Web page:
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Thursday, July 19, 2012

You never know what story is going to sell papers


One of my early lessons in newspapers was doing the best with what you have. In Carlsbad, I remember one issue of the paper in which we were planning on our Page One lede story being something that was to be discussed at the City Council meeting that night. Unfortunately, that item got tabled, leaving us with very little to write about but a big Page One lede story hole to fill.
My managing editor, Shon Barenklau, asked me what the best thing out of the meeting was, and I said it was a resolution supporting a blood drive or fun run or something like that. Well, if that was our best story, that was our best story and that became our lede.
In a small town with slow news days, it could be that way sometimes. A similar thing happened to me in the summer of 2008 when I was planning on a big story out of the Planning & Zoning Commission meeting. Unfortunately, the item got tabled and wasn’t even discussed. I thought about Shon and said to myself, “Well, what’s the best story?” It was a rather mundane approval of a couple of fourplex apartments near the Paul’s Market Plaza. It was Tuesday night, and I had nothing else. So a short 8-inch story became my lede story that week under the headline, “Kuna hears plan to put apartments near Paul’s.”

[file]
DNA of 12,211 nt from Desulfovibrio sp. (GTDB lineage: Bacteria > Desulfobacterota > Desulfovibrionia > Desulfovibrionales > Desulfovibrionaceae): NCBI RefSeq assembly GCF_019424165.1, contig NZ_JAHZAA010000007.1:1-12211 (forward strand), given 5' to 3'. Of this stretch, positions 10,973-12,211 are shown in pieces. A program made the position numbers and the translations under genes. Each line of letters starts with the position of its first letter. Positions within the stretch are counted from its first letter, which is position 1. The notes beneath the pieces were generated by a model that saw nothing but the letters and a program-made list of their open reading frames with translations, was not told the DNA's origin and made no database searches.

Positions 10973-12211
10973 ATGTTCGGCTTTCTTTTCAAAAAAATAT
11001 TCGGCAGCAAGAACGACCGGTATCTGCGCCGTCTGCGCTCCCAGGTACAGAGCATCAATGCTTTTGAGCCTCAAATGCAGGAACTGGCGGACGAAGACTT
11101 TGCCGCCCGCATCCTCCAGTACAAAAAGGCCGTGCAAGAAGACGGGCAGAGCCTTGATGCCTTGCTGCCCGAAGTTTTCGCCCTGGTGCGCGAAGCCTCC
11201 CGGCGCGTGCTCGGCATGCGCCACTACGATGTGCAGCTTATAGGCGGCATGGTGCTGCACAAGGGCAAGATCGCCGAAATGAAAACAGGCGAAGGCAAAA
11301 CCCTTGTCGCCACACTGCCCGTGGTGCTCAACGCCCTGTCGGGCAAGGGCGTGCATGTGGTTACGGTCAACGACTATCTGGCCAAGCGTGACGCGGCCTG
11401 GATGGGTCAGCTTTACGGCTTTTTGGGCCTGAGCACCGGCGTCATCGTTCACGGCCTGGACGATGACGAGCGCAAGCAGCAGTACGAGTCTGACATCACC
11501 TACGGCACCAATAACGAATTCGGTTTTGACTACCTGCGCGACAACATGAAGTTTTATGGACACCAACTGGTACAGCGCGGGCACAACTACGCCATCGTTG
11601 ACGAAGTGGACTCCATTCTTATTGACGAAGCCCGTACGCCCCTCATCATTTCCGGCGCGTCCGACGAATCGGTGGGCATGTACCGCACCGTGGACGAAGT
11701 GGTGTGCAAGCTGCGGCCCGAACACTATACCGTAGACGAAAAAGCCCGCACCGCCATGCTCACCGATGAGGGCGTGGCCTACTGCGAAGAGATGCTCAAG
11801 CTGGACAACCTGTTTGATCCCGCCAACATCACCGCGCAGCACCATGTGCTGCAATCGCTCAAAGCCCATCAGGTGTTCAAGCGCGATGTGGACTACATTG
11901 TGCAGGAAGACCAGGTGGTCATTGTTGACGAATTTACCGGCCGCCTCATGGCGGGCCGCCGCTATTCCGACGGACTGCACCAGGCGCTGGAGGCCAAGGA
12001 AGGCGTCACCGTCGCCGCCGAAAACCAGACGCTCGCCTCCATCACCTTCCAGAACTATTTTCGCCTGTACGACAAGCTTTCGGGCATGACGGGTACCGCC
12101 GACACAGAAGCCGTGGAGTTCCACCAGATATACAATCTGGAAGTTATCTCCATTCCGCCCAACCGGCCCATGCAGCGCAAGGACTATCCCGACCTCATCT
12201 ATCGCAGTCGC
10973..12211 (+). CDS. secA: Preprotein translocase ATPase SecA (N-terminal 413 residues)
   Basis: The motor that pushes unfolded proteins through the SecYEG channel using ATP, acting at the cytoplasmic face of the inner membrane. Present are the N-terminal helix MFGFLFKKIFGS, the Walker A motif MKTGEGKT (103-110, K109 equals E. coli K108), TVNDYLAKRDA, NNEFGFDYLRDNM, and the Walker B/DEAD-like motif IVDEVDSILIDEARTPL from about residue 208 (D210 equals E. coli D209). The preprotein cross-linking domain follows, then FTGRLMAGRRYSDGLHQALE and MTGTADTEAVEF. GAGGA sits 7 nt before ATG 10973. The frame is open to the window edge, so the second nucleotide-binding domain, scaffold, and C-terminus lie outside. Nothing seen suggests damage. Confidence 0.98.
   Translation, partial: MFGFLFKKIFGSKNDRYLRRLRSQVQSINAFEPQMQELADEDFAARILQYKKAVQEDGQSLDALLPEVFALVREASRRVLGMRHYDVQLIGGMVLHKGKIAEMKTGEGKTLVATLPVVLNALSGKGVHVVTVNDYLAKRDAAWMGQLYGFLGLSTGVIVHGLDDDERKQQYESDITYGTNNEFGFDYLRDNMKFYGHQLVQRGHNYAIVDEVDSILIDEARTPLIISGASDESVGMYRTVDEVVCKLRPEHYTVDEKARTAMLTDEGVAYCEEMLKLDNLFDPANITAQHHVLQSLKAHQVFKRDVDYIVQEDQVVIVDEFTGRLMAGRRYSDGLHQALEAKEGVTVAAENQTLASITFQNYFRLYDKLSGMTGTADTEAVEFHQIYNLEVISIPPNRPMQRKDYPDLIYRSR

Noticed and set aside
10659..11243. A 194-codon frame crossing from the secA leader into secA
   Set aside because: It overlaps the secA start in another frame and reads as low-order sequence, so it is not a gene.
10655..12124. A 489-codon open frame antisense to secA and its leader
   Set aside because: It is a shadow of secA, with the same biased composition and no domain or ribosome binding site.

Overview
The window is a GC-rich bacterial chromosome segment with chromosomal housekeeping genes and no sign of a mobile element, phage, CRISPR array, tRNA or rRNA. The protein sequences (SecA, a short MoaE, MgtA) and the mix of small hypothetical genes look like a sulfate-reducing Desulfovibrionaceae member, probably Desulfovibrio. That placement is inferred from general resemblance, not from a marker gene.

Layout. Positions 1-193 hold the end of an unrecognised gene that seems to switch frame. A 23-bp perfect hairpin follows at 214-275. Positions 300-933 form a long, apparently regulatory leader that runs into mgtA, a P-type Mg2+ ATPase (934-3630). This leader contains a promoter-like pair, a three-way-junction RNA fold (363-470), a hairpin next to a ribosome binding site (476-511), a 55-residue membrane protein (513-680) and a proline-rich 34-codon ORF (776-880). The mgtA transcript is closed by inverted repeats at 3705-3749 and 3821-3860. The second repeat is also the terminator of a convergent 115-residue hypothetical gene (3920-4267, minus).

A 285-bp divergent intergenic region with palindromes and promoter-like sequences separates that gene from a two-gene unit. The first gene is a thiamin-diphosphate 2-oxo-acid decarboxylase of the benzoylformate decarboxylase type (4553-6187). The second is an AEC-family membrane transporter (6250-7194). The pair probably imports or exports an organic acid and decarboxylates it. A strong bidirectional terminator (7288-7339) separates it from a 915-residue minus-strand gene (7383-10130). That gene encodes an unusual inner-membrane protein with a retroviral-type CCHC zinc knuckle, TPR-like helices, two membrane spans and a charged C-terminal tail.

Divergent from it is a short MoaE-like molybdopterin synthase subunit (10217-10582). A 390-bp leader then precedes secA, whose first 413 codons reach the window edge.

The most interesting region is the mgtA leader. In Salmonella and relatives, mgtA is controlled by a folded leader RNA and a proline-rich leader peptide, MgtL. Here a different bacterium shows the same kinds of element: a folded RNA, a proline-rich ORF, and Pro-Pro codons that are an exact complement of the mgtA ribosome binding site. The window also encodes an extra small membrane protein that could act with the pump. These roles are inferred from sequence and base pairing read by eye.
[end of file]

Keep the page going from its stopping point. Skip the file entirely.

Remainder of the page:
Oh well, I thought, I deserve to put out a less-than-stellar issue every once in a while.
It turns out that week’s issue sold out and nearly broke a single-copy sales record. Go figure.

2 comments:

  1. I came across your blog via Ashley Barron's new weekly roundup post. It was great to see Idaho mentioned as part of the literary community! I taught English in Melba for six years, and picked up a copy of your paper from time to time. Currently, I live in North Carolina, but blogs like yours are one way to keep that Idaho connection alive.

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  2. Hi Jeri, Thanks for posting a comment. Glad you found me. I usually post every weekday, so feel free to follow along. I've written a lot about Melba and the school district, so you'll probably see some stories that you'll recognize.

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